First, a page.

If you do this, you’ll find that they grow taller and healthier each week, and you’ll soon reap the (delicious) fruits of your labour. In fact, you can normally start harvesting your cucumbers around 12 weeks after sowing your cucumber seeds.


Is it better to grow cucumbers on a trellis or on the ground?

If you’re growing bush cucumbers, you can grow them in the ground without any issues and still produce delicious, healthy fruits. But trailing vine cucumbers are natural climbers and love to be grown on a trellis or another type of support.

In fact, growing cucumbers on a trellis can result in a higher yield, as there’s more space for them to grow and constant airflow to promote fruiting.

Plus, growing cucumbers on a trellis can also save you space in your garden, as you’ll be using more vertical space rather than horizontal space. As a result, you can use the spare space to grow other crops or flowers in your garden.

How tall should a cucumber trellis be?

Given the chance, cucumber plants will grow to a mammoth size. They’ll spread out in multiple directions and trailing vine cucumbers will also grow to be extremely long. Because of this, they benefit from being grown on a trellis or other type of climbing support.

Ideally, this should be at least five to six feet tall to allow for maximum growth. While this large structure may look out of place in your garden when you have small cucumber plants, you’ll soon realise that this is the optimum height for such a crop.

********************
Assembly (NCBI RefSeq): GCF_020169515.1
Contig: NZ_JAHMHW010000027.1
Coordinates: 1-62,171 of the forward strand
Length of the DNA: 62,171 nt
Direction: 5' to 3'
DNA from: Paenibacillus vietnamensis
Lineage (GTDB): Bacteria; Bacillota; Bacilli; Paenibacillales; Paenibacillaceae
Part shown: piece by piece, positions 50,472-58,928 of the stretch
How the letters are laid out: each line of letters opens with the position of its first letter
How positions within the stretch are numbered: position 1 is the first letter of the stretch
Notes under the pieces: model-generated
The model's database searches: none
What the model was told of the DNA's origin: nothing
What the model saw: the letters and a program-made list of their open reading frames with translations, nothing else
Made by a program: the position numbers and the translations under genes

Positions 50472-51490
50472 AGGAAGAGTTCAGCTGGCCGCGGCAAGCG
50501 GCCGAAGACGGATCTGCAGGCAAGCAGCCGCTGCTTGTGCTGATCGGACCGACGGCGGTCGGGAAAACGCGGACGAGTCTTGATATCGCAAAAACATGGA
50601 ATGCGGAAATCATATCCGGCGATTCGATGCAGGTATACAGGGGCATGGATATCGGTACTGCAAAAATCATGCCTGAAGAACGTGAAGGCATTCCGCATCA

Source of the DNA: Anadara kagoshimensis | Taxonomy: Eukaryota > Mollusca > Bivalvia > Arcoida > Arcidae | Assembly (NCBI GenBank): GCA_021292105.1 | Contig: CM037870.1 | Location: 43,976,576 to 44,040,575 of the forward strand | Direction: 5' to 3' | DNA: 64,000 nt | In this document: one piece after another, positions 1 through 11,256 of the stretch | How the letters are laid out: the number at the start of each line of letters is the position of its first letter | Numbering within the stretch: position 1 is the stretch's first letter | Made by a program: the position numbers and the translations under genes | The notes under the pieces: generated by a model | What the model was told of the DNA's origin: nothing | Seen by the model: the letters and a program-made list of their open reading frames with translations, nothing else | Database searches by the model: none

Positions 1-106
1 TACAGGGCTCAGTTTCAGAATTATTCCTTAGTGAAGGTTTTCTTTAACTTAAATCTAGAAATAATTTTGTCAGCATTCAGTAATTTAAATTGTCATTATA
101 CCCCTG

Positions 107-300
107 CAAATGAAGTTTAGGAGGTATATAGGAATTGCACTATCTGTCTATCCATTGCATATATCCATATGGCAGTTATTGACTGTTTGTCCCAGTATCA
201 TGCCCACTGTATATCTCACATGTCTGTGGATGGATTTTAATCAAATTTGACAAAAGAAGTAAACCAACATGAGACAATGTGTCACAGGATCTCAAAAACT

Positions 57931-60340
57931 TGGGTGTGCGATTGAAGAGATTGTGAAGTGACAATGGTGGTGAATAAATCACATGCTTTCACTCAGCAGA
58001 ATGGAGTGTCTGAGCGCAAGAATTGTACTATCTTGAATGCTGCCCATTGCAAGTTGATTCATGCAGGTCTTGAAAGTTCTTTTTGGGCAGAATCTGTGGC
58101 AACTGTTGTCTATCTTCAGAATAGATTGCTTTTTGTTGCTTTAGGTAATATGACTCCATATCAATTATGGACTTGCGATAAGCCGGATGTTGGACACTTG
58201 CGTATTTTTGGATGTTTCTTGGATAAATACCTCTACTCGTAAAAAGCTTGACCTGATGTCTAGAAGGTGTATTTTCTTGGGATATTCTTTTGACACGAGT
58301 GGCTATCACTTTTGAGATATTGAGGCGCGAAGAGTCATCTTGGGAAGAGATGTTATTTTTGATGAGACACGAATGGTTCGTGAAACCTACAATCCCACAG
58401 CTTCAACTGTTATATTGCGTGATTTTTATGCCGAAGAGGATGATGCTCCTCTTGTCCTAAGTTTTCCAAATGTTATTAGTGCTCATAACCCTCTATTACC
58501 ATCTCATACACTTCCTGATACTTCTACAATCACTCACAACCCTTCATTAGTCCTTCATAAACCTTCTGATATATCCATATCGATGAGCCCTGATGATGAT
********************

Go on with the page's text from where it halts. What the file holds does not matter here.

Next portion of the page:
Well, there you have it. That’s everything you need to know about growing cucumbers vertically! Will you be giving it a go?

Lauren Bradbury

Lauren Bradbury is a freelance writer and major homes enthusiast. She graduated with a Bachelor’s degree in English and Creative Writing from the University of Chichester in 2016, before dipping her toe into the world of content writing. After years of agency work, writing everything from real-life stories to holiday round-ups, she decided to take the plunge and become a full-time freelancer in the online magazine world. Since then, she has become a regular contributor for Real Homes and Ideal Home, and become even more obsessed with everything interior and garden related. As a result, she’s in the process of transforming her old Victorian terraced house into an eclectic and modern home that hits visitors with personality as soon as they walk through the door.